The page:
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Mines No Safer Despite $1 Billion In Fines, Federal Audit Says

A guard sits in his truck at the entrance to the Darby Coal Mine in Holmes Mill, Kentucky, on May 20, 2006 - the day an explosion in the mine killed five miners. The owners of the mine later failed to pay nearly $3 million in penalties for mine safety violations at Darby and other mines.
Wade Payne
A guard sits in his truck at the entrance to the Darby Coal Mine in Holmes Mill, Kentucky, on May 20, 2006 - the day an explosion in the mine killed five miners. The owners of the mine later failed to pay nearly $3 million in penalties for mine safety violations at Darby and other mines.

An audit of the federal system that fines mining companies for unsafe conditions found no evidence that more than $1 billion in mine safety penalties over 18 years deterred unsafe mining practices.

The four-year long audit from the Office of Inspector General of the Labor Department says its analysis of Mine Safety and Health Administration accident and violations data "showed no correlation between penalties paid and the safety of mine operations."

The audit was prompted by a 2014 NPR investigation of thousands of mines and mining companies that did find such a connection. Specifically, NPR found that mines that persistently ignored their penalties had injury rates 50 percent higher than mines that paid their fines. In total, NPR examined the safety records of mines that had failed to pay nearly $70 million in penalties, some with delinquent fines that were decades old.

The auditors instead reported data for mining companies, not individual mines, and in a statement to NPR acknowledged taking a different approach with their review.

"We focused on mine operators as they are responsible for the safety of miners and are assigned the financial responsibility for penalties," the OIG's statement explained.

The office did not respond to specific questions NPR submitted and declined a request for an interview.

The audit doesn't say whether the measures of safety and violations applied only after mines or mining companies failed to pay safety fines or while they continued to be delinquent. NPR's analysis of delinquent fines and safety applied only to mines while they were delinquent.

The auditors also measured safety by looking at raw numbers and averages of "serious accidents" and "serious violations," which is not the primary safety metric used by MSHA. The agency instead typically uses "incident" or injury rate, which takes into account the number of injuries that occur in a mine during the hours worked.

This shows that "penalties just aren't high enough to deter bad behavior," says Wes Addington, the executive director of the Appalachian Citizens Law Center in Whitesburg, Kentucky.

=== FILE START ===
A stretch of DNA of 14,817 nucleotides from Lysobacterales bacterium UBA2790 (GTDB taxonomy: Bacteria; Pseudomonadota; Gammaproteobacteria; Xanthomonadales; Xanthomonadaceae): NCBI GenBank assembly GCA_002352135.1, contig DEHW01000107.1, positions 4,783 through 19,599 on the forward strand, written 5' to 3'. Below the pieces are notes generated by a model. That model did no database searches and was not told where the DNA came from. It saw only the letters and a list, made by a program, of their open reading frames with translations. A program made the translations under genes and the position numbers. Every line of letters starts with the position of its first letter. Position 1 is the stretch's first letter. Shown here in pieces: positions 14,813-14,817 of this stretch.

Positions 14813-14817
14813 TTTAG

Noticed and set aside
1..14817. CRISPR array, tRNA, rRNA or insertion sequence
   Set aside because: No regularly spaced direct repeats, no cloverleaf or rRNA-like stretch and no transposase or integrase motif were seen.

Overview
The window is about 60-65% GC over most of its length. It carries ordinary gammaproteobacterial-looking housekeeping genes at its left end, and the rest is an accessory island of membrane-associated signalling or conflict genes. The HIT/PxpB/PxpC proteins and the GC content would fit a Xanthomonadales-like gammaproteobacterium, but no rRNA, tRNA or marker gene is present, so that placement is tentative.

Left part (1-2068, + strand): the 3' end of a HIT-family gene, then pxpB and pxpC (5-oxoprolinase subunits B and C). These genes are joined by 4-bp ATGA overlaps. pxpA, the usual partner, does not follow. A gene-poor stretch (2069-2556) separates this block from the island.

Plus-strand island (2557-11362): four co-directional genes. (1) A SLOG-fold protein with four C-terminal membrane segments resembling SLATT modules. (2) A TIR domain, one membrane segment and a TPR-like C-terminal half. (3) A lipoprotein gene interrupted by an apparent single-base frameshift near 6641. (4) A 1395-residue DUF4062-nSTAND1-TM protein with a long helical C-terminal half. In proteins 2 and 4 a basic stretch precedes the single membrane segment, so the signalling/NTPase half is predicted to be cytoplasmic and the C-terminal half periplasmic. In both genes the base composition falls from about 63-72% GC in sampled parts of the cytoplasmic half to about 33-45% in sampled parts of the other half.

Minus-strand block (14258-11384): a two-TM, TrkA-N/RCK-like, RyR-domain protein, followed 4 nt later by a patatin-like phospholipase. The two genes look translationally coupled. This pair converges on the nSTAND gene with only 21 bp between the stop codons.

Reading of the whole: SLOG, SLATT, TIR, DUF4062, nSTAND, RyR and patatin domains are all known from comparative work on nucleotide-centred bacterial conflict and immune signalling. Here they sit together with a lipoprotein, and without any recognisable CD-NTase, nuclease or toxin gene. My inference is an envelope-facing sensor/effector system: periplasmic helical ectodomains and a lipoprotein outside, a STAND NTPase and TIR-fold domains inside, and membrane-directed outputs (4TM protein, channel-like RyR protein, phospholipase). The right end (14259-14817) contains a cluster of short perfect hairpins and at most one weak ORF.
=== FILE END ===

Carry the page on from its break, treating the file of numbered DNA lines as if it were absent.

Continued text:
Addington once conducted his own analysis of delinquent mine safety penalties and their impacts on safety.

The audit shows that "violations are just a cost of doing business," Addington adds.

He also calls the audit "superficial" and "poorly designed" because it mixes coal mines with what are called metal and nonmetal mines. "Coal mining is one of the most dangerous occupations in the United States," Addington says. Including other mines in the analysis "skews the data. They don't have the injuries and violations coal mines have."

The auditors did recommend that MSHA not permit mining companies to operate new mines if they have outstanding penalties at existing operations.

"Without holding mine operators accountable for their safety record or delinquency status prior to commencing operations at a new mine, mine operators have less of an incentive to prevent future safety hazards," the audit says.

MSHA says it does not have the legal authority to deny mine operators the ability to open new mines due to unpaid fines.

The NPR investigation found that mining companies continued to operate multiple mines, and continued to put thousands of miners at risk, even after persistent failure to pay mine safety fines. In one case, the operators of the Kentucky Darby mine amassed nearly $3 million in safety fines after a deadly accident that killed five miners. That includes $500,000 in fines the owners of the mine failed to pay for safety failures that contributed to the tragedy.

In that and many other cases, NPR found that MSHA failed to use some of its authority to force companies to pay and to seek closure of mines that were persistently delinquent.

The auditors found that MSHA has used that authority more often since the NPR investigation in 2014, and noted more aggressive focus on delinquent and unsafe mines in both the Trump and Obama administrations.

The audit said MSHA deserves credit for collecting the vast majority of mine safety fines – roughly 90 percent in the 18 years reviewed.

But the auditors also recommended that MSHA develop ways to measure the effectiveness of penalties. MSHA says that's difficult because fines are "one of many variables" used to make mines safe.

MSHA has recently resisted public disclosure of mining companies that fail to pay penalties. NPR sued MSHA in federal court last year under the Freedom of Information Act after the agency failed to provide its current delinquentmines data. A settlement resulted in the release of that data, which showed that the nation's top delinquent mine owners are companies owned by West Virginia Governor Jim Justice and his family.

In a rare move in May, MSHA and the Justice Department sued the coal companies owned by the Justice family for failure to pay $4.7 million in unpaid mine safety fines.

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Howard Berkes is a correspondent for the NPR Investigations Unit.
Robert Benincasa is a computer-assisted reporting producer in NPR's Investigations Unit.